The Killers: The Stories Behind the Songs |


The Killers: The Stories Behind the Songs

To celebrate the release of the platinum Las Vegas rockers' greatest-hits compilation, ''Direct Hits'' (out now), frontman Brandon Flowers, 32, tells the tales behind some of their best-known anthems

”Mr. Brightside” (2003)
“This was literally the first song that me and Dave [Keuning], our guitar player, wrote. He gave me a cassette that basically had the guitar part worked out. I slapped a chorus on, and it was written pretty quickly. We wrote a lot of songs after that, and then the Strokes’ first record came out and we ditched everything we wrote except for that song and started again. [Laughs] Because that record’s so good, you know? Whether the Strokes know it or not, they really changed our path.”

”Somebody Told Me” (2004)
“We were going out to clubs a lot at the time. I think it speaks to a young man’s frustration, the difficulty of picking up girls. [Laughs]”

”All These Things That I’ve Done” (2005)
“I worked at a casino called the Gold Coast as a bellman. This was back when there weren’t cell phones yet, so I used to call the guys and tell them I was gonna leave an idea on their answering machines. I was very heavily into glam rock at the time, and I felt like [Lou Reed’s] Transformer and [David Bowie’s] Ziggy Stardust — the delivery of those records, sometimes it was almost talking to you, especially Lou. The lines ‘Help me out, yeah yeah, you gotta help me out/Don’t you put me on the back burner, you gotta help me out’? I was just trying to be Lou Reed, but funneled through the Las Vegas Strip. And the bass line is a direct rip-off of a Bowie track called ‘Slow Burn.’ I can say it now because I don’t think he’s gonna come after us.”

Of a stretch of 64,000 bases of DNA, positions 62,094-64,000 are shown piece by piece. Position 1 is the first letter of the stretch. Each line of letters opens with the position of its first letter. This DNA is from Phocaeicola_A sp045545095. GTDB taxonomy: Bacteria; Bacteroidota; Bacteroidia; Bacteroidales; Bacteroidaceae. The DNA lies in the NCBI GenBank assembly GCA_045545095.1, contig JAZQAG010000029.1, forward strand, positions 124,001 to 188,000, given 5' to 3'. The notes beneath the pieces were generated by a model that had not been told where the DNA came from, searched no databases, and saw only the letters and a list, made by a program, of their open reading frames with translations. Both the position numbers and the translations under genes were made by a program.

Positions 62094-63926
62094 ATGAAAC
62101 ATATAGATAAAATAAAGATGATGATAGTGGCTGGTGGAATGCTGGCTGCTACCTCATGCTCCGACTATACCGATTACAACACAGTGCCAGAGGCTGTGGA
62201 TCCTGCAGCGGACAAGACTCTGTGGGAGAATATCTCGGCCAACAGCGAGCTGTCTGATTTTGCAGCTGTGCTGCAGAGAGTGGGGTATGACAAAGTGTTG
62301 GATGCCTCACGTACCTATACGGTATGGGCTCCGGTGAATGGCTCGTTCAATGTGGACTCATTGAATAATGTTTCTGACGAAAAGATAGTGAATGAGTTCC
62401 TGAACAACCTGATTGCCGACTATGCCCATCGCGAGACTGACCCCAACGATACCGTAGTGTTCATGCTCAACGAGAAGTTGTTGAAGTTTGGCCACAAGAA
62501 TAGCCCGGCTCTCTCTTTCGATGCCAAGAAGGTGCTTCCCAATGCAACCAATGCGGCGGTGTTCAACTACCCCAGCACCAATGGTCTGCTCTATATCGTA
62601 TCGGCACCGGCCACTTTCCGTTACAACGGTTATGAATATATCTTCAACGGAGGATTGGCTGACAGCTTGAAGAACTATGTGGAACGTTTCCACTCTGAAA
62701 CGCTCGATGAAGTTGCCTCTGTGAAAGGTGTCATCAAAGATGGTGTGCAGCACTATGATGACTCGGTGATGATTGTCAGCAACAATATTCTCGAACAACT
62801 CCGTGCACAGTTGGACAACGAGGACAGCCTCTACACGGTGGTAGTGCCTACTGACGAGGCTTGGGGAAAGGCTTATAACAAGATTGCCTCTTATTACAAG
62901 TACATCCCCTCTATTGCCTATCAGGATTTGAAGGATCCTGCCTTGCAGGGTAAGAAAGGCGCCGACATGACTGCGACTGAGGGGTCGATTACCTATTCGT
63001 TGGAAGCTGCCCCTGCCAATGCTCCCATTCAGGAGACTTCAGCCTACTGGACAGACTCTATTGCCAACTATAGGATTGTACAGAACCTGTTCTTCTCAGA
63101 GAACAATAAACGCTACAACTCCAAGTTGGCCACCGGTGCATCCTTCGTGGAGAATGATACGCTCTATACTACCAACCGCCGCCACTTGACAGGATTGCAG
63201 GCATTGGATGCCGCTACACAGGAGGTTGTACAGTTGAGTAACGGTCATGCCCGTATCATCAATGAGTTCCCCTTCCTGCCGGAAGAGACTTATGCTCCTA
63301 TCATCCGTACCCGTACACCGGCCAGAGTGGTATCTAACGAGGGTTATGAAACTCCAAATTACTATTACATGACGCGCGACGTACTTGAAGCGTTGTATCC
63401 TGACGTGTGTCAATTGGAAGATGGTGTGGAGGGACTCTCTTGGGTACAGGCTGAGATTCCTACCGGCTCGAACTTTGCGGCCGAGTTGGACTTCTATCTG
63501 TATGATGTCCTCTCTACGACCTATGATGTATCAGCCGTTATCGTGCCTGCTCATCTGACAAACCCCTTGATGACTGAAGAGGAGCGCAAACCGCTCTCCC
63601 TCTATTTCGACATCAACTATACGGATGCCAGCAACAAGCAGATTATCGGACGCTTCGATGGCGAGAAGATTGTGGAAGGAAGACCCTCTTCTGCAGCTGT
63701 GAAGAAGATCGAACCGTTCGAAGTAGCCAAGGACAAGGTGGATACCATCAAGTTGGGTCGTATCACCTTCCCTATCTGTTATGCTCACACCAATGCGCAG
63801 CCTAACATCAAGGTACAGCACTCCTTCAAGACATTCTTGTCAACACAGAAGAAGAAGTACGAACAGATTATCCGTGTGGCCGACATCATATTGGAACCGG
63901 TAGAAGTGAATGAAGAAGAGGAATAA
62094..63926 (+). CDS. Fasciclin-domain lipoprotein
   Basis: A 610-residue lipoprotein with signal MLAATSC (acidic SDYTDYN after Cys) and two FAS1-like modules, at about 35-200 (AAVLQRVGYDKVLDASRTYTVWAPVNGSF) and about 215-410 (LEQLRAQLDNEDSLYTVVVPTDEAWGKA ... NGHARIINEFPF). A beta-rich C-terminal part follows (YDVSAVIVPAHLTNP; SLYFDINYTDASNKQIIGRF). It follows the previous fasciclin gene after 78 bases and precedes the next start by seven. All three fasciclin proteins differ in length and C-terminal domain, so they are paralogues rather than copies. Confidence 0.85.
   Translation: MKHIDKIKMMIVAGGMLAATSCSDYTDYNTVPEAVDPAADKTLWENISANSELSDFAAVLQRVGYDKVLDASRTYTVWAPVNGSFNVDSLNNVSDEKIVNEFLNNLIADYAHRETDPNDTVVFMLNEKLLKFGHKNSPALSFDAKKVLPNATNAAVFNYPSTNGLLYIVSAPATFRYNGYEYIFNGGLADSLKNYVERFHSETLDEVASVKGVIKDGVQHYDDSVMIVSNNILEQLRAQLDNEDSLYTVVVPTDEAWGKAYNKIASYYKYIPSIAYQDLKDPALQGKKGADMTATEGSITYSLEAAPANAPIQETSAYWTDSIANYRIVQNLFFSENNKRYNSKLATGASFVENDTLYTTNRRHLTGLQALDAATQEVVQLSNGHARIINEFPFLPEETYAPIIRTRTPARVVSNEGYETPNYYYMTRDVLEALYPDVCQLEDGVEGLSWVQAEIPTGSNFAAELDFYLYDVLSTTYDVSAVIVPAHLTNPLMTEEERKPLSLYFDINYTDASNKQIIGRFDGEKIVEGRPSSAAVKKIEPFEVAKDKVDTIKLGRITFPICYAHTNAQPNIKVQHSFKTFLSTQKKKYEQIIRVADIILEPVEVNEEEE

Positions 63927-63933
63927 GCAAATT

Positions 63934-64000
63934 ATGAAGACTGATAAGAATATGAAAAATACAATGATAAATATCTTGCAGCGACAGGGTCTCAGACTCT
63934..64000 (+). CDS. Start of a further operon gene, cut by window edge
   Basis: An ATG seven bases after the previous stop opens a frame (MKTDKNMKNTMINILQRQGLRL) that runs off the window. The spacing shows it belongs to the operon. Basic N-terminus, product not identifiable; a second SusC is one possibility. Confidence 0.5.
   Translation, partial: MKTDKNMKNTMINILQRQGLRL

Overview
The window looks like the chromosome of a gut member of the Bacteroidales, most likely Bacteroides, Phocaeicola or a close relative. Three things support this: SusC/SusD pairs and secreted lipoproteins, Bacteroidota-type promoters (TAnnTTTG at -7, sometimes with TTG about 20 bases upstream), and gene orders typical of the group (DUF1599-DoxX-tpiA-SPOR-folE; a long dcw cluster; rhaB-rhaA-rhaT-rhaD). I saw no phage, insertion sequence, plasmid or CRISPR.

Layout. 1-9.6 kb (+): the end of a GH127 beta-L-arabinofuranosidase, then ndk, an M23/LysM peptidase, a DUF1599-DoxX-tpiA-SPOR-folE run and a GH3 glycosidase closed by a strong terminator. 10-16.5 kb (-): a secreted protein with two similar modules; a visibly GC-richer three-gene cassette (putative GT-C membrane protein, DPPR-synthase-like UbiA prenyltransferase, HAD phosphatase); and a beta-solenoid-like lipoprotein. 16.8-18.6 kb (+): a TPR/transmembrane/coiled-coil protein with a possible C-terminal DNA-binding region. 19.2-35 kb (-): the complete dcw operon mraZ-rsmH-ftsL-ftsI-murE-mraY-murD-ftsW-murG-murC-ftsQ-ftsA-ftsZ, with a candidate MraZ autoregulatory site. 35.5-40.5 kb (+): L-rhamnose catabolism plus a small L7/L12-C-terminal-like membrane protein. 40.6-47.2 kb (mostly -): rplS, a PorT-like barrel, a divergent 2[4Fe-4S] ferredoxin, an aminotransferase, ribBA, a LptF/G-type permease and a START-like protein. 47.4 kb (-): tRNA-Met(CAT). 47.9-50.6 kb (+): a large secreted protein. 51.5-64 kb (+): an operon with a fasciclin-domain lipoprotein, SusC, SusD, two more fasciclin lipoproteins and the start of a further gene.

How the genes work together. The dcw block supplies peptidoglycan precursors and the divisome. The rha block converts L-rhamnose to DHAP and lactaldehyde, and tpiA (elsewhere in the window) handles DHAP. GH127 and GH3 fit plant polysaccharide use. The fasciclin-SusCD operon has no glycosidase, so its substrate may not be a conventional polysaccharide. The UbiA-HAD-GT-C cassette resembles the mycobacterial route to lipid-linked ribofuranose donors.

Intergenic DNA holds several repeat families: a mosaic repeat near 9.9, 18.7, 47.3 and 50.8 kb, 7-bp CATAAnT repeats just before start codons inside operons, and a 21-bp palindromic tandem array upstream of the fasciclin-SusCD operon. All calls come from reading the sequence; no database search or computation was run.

”When We Were Young” (2006)
“It was an important song for us, maybe the most important song, because a lot of bands come and go. We knew that Hot Fuss put us all over the world and it was a great ride, but who knows what’s gonna happen next? ‘He doesn’t look a thing like Jesus/But he talks like a gentleman,’ that came instantly to me. I remember driving home, and this load just lifted off my shoulders. I knew everything was gonna be all right.”

”Read My Mind” (2007)
“It was originally called ‘Little Angela,’ but we changed that because it didn’t feel right. Thank heavens [producer] Alan Moulder had the courage to tell me he didn’t love it. He thought it was too much like the Simon & Garfunkel song ‘Mrs. Robinson.’ So we changed it, and once I had the lyrics, I started to get a story about my [own] life.”

”Human” (2008)
“I didn’t know the line ‘Are we human or are we dancer?’ was going to be so controversial! [Laughs] I had seen a Hunter S. Thompson interview where he talks about America and says he fears that we’re raising a generation of dancers. And I adapted that, basically. The verse is about the decline in our values and our morals, but everyone just picked up on the chorus. I still love it.”